Antonio Dias (1944–2018)

Antonio Dias, Sun Photo as Self-Portrait, 1968, acrylic on canvas, 59 x 59”.

THE MORNING AFTER the opening of Antonio Dias’s 2009 retrospective at Daros, Zurich, the news broke that a fire in Rio had consumed the vast majority of Hélio Oiticica’s work. My second visit to the exhibition, one day later, was shot-through with a vivid sense of uneasiness and urgency. Dias and Oiticica were peers in one of the most defining moments of twentieth-century Brazilian art—the mid 1960s avant-garde that coalesced apropos of exhibitions such as “Opinião 65” and “Nova Objetividade Brasileira.” Yet no one knew what exactly had been lost forever to the flames. It was as if history was simultaneously collapsing and being made, as Dias’s show, outstanding as it was, had only just begun to redress his belated reception outside of Brazil and parts of Europe.

During the opening, I had clumsily asked Dias, whom I barely knew at the time, for a “signature” on the catalogue rather than an autograph. He wryly responded to my awkward choice of words by scribbling “with a signature to Sergio Martins: Antonio Dias.” Following a colon, the signature in that ironic dedicatory now strikes me as yet another of his self-portraits—an impromptu gift, indeed. Dias was always the ironist, and this is perhaps what makes his work so elusive to some. By definition, the meaning of irony is hard to pin down, which is true also from a historical perspective: Shall we think of it as the preferred trope of Romantic philosopher-poets at the dawn of modernism, as part of Dada’s iconoclastic arsenal or, more negatively, as a widespread cultural symptom of contemporary nihilism? I think yet again of Dias’s Sun Photo as Self-Portrait, 1968. Its liaison between language and image thwarts tautological thinking, documental strategies, and even technological positivism (after all, this is a tongue-in-cheek painting of photography)—all characteristic traits of then-emerging conceptual art and conceptualism.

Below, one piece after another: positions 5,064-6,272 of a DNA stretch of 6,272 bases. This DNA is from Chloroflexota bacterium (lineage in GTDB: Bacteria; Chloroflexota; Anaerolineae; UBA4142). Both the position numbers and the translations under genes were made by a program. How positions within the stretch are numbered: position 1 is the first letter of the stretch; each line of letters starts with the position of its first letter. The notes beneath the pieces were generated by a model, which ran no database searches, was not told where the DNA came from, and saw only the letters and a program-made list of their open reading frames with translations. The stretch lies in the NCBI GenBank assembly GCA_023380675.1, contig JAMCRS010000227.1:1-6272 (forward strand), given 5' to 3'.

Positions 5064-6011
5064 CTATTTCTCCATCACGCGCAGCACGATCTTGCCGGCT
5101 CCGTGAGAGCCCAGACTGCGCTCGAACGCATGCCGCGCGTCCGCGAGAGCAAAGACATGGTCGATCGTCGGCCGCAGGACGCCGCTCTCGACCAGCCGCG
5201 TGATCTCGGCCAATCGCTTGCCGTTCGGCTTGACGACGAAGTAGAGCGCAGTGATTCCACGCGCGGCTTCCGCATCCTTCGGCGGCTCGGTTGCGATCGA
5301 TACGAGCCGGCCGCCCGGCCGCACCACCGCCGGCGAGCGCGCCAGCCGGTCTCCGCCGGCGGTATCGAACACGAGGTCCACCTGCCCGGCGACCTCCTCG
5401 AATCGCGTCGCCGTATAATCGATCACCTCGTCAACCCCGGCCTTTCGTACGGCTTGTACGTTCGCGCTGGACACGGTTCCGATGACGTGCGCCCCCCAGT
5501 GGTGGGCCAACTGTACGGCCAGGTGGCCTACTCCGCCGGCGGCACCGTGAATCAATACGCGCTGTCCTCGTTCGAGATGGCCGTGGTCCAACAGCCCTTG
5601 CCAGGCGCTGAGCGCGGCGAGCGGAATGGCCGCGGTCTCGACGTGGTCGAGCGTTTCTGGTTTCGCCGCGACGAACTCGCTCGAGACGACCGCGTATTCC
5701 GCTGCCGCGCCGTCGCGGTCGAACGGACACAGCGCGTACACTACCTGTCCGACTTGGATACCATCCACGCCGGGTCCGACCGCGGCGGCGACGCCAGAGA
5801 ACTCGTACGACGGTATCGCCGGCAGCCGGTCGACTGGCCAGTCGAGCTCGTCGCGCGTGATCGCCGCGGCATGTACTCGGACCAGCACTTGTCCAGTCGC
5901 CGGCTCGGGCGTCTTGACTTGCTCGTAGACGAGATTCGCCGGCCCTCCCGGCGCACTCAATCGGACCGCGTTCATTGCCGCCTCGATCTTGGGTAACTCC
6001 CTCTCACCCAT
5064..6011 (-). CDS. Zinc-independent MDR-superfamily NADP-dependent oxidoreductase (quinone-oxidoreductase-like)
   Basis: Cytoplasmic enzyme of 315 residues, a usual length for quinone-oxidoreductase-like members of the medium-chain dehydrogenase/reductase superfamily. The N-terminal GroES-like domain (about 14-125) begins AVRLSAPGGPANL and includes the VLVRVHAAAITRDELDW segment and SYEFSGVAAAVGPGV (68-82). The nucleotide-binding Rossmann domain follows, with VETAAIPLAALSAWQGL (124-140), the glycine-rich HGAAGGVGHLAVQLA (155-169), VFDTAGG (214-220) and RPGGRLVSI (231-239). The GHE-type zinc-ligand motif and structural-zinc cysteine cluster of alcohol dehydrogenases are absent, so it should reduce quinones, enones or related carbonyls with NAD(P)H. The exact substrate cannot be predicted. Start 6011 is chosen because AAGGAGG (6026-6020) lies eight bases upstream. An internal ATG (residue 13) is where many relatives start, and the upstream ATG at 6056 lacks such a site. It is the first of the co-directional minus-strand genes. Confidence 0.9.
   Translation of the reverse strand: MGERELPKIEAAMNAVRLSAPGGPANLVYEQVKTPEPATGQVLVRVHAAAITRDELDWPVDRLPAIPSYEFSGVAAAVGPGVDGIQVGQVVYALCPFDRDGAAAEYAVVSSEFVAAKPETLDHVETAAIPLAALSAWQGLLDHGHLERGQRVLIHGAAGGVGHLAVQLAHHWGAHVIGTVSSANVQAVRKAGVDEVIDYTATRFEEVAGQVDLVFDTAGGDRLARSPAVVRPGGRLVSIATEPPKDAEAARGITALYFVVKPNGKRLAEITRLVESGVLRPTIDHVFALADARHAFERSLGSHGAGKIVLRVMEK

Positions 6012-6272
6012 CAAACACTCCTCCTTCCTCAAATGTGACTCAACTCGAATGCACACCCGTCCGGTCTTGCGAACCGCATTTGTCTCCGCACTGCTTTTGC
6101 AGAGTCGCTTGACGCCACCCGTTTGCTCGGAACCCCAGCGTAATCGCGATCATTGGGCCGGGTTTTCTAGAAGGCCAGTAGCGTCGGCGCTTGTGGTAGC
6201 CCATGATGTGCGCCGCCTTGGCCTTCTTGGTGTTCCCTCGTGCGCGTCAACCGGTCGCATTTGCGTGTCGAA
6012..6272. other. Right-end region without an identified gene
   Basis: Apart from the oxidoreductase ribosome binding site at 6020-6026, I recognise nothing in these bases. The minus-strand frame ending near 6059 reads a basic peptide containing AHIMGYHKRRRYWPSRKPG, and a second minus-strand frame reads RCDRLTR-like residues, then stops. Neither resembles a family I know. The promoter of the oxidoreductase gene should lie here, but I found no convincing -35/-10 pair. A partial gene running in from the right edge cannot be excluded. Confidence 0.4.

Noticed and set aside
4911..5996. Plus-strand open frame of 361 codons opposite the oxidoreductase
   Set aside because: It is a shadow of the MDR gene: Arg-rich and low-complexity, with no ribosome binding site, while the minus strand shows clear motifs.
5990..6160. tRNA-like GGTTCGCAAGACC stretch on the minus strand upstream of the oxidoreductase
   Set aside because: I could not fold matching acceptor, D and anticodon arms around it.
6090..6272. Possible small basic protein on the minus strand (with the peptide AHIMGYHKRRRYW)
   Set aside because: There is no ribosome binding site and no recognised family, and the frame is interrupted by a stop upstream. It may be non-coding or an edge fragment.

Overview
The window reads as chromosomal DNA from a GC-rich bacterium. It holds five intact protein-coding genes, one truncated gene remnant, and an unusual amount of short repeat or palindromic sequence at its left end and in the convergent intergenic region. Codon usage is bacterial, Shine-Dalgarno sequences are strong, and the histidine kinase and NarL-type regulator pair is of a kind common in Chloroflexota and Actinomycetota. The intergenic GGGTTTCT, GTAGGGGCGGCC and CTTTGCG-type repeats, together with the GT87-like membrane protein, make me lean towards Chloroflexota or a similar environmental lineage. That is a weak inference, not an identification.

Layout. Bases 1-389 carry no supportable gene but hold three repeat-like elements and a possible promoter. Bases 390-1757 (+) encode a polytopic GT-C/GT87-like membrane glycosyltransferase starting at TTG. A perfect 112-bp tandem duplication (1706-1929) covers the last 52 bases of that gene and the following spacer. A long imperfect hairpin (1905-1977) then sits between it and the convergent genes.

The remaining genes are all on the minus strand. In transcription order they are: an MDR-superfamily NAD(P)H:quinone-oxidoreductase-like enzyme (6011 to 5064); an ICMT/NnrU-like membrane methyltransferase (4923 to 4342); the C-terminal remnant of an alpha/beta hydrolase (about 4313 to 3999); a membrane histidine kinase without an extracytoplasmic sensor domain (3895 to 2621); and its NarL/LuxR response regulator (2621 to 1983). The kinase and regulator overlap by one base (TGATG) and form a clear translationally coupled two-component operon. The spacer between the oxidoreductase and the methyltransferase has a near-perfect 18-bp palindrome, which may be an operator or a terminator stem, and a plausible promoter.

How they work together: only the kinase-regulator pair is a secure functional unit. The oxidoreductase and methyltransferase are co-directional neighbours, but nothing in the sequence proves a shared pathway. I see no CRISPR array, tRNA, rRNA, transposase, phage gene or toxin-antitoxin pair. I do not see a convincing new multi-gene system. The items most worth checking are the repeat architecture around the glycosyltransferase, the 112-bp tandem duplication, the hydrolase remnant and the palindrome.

Alternatively, take Anywhere is my land, also from 1968. Could this really be a candid embrace of internationalism by an artist who had just been expelled from France after the May uprisings? Not quite: in works like these, Dias’s English becomes the lingua franca of irony, as it were, and the dialect of a missed encounter. A language upon which various cultural, visual, and verbal idioms converge, while simultaneously failing to translate into one another. Transnationality may be yet another buzzword these days, but Dias’s trajectory and work cast the term in sharper relief due to the insistent poetic marginality he cultivated vis-à-vis the very artistic tendencies hasty critics sometimes thought he adhered to, be it Pop, Conceptual Art, or Arte Povera. I hesitate in calling it “resistance” for how hackneyed the word sounds, and yet I believe it is at the core of the striking overall coherence and cogency of such a formally varied oeuvre.